Refilling the urea in Ford Motor Co.'s 2011 Super Duty diesel pickup will result to a drop in harmful emissions and a boost in dealers service revenue. It depends on the pickup model but usually, urea is stored onboard in a 5- or 6-gallon tank. Ford recommends that the owner refill the tank every 7,500 miles, coinciding with an oil change.
The urea filler neck is actually right beside the diesel neck. Ron Romano, Ford's service lubricant technical expert, said that Ford dealers will sell urea in 1- or 2.5-gallon sizes.
Romano said that Ford's dealers would charge customers $7 a gallon, which is likely to entice customers from other brands.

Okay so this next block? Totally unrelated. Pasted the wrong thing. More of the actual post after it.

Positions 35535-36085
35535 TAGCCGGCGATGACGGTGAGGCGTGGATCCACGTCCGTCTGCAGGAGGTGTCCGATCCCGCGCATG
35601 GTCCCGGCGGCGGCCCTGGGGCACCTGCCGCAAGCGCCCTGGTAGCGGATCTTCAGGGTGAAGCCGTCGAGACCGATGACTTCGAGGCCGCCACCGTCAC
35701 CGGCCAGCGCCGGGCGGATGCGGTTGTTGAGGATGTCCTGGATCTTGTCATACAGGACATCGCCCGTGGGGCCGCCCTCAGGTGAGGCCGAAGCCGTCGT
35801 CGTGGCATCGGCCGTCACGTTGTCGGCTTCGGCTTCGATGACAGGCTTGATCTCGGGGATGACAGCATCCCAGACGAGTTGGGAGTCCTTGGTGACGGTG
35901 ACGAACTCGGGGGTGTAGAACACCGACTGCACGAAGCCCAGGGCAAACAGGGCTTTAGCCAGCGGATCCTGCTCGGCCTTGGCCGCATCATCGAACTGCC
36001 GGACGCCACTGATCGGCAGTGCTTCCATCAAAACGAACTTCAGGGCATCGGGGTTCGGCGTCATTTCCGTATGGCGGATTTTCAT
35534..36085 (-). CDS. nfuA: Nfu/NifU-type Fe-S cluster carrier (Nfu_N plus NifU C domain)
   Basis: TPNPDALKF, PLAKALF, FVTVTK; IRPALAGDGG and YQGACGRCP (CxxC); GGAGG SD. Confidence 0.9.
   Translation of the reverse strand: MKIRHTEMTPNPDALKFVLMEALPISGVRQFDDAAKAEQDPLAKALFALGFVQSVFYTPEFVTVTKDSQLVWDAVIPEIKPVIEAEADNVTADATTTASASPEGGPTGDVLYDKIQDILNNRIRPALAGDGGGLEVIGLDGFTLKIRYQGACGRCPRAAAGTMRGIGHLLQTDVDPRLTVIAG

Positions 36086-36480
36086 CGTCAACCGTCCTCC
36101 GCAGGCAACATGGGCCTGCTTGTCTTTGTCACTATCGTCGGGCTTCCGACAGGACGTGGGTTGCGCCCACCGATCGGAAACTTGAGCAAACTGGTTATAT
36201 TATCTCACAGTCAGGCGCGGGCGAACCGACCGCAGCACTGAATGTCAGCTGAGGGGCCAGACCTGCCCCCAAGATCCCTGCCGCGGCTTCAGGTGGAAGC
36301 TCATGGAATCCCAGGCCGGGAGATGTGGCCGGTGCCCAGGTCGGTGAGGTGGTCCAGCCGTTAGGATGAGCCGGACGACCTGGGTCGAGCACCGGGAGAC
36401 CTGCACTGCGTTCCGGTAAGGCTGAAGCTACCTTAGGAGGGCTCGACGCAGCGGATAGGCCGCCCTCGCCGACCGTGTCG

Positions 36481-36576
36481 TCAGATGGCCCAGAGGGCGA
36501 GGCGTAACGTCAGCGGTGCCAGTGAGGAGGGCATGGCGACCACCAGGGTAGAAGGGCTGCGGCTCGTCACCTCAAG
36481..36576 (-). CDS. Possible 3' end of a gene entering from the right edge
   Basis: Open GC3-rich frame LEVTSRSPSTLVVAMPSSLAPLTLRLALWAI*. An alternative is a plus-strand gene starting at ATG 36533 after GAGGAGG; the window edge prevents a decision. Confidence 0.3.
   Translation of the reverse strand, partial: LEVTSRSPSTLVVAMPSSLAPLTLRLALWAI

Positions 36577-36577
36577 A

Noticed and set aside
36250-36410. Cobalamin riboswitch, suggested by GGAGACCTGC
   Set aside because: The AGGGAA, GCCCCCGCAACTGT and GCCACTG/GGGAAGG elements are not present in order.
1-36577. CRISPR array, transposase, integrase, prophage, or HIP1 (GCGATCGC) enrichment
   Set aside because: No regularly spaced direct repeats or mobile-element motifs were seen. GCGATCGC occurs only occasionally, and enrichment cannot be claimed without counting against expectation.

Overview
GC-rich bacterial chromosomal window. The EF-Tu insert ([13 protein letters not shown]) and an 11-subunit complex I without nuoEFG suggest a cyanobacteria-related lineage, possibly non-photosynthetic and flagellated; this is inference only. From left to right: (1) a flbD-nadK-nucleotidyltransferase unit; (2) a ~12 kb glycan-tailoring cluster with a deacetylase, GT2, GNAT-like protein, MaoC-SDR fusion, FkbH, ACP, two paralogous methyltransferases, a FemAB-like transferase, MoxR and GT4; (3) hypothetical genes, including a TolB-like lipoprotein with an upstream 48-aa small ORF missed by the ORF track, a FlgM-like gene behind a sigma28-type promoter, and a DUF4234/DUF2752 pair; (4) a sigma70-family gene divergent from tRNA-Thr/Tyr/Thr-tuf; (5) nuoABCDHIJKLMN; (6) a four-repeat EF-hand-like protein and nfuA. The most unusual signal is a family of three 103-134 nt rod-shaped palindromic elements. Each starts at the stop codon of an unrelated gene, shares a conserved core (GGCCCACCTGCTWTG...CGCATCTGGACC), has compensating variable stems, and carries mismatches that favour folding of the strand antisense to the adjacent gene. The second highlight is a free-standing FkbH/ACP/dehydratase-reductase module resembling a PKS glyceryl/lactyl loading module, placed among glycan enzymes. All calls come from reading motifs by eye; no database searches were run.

Mercedes-Benz dealerships charge $9 for a half-gallon bottle while in some states, it costs $16.38. Ford has designed a bottle with a nozzle that fits into the neck to prevent spillage.
Urea, which is also known as diesel exhaust fluid, is injected into the exhaust system. It reduces emissions of oxides of nitrogen, leading to smog, which is a recognized trigger for asthma and other health problems.
Ford is the first Detroit automaker to use urea injection. Aside from Ford dealerships, urea is also offered at truck stops and auto parts stores.
Romano said that service technicians can fill the urea tank from a bulk drum that costs a dealer about $1,500. He explains that how much a dealer charges for that service depends partly on the technician's rate.